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Daniel Defoe, Colonialism and Space
MRIC 2009/10

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"Daniel Defoe, Colonialism and Space"

October 20th
Ian Chambers - History

Abstract: Historian and theorist Henri Lefebvre has written that even if there is no general code of space, inherent to language or to all languages, there may have existed specific codes, established at specific historical periods and varying in their effects. If so interested ‘subjects’, as members of a particular society, would have acceded by this means at once to their space and to their status as ‘subjects’ acting within that space and (in the broadest sense of the word) comprehending it.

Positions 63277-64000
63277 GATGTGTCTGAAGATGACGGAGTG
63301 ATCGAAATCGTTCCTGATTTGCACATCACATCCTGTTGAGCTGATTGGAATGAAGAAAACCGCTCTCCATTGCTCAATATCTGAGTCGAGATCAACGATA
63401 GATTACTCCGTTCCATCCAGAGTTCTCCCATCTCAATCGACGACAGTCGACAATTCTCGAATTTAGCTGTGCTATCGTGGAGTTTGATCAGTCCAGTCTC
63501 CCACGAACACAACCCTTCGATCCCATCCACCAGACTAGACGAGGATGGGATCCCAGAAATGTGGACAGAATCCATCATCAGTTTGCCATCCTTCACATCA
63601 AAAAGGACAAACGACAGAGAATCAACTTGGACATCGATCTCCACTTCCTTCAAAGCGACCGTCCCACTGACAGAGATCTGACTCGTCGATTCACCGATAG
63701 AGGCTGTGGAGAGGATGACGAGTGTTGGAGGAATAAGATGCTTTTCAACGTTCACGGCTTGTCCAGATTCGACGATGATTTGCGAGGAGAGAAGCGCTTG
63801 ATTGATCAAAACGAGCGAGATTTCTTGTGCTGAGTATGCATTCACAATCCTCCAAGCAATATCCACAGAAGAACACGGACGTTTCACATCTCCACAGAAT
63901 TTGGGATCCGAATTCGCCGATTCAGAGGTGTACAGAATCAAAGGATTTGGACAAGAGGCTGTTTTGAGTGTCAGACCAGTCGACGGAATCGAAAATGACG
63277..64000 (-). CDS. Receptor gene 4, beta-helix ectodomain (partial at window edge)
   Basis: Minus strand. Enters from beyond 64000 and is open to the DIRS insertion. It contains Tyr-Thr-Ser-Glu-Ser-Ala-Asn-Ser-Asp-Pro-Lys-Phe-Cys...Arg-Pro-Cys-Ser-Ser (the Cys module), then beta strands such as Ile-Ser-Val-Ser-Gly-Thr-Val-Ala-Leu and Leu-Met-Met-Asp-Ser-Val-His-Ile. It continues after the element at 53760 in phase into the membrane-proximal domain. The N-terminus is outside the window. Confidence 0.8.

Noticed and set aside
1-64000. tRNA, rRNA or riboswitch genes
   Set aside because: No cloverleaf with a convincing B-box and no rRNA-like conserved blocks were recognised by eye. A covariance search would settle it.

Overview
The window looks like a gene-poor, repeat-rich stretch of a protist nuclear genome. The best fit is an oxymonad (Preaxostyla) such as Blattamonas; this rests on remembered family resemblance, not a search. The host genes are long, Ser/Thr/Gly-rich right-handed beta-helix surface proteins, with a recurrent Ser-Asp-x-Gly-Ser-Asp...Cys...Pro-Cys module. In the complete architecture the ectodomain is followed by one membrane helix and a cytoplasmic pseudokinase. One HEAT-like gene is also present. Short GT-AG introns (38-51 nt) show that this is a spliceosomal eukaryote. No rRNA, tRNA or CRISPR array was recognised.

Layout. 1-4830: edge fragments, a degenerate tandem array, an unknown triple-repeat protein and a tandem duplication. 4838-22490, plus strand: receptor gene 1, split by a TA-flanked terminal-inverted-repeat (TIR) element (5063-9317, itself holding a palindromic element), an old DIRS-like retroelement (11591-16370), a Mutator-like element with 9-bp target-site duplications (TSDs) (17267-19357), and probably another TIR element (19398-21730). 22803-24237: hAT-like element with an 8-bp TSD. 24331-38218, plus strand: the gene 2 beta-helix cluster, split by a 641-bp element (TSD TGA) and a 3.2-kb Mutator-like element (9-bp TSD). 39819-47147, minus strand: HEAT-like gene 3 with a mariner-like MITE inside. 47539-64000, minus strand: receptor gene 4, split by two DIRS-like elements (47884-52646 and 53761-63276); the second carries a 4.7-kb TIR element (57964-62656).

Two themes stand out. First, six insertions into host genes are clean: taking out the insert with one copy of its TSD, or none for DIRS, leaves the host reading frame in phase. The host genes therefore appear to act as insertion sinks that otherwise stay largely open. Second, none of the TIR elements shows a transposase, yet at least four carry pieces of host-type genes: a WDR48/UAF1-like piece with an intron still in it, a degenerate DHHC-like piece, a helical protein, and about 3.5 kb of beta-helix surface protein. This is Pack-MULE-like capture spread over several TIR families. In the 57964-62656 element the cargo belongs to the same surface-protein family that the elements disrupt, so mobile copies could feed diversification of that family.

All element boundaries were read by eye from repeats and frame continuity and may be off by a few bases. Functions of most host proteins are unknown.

Building on Lefebvre, and other theorists, I have developed the concept of ‘spatial persona,’ that is, the linkage of a person’s identification with a specific location, or locations, as a means of verifying identity and informing the act of contact. My paper examines the development of the British spatial persona in the early eighteenth century, as seen through the works of Daniel Defoe. I initially turn to Defoe’s Tour, selecting several moments to detail the British spatial persona in the metropolis. I then travel across the Atlantic to show how the British spatial persona was played out during the colonial experience, both in fiction as seen in Defoe's Robinson Crusoe and in the real-life experiences of British settlers in the American Southeast as seen in the following quotation from Philip Thicknese, a British colonist who briefly settled in the new colony of Georgia in 1736, and commented in his memoirs:

the Indians sometimes visited my Island for a day or two, and then I had plenty of venison, which they boil’d down, and eat dipped in wild honey, this was a true Robinson Crusoe line of life. Philip Thicknesse. *

*Lefebvre, Henri, (Trans. Donald Nicholson-Smith), The Production of Space, (Blackwell, 1991), p. 17

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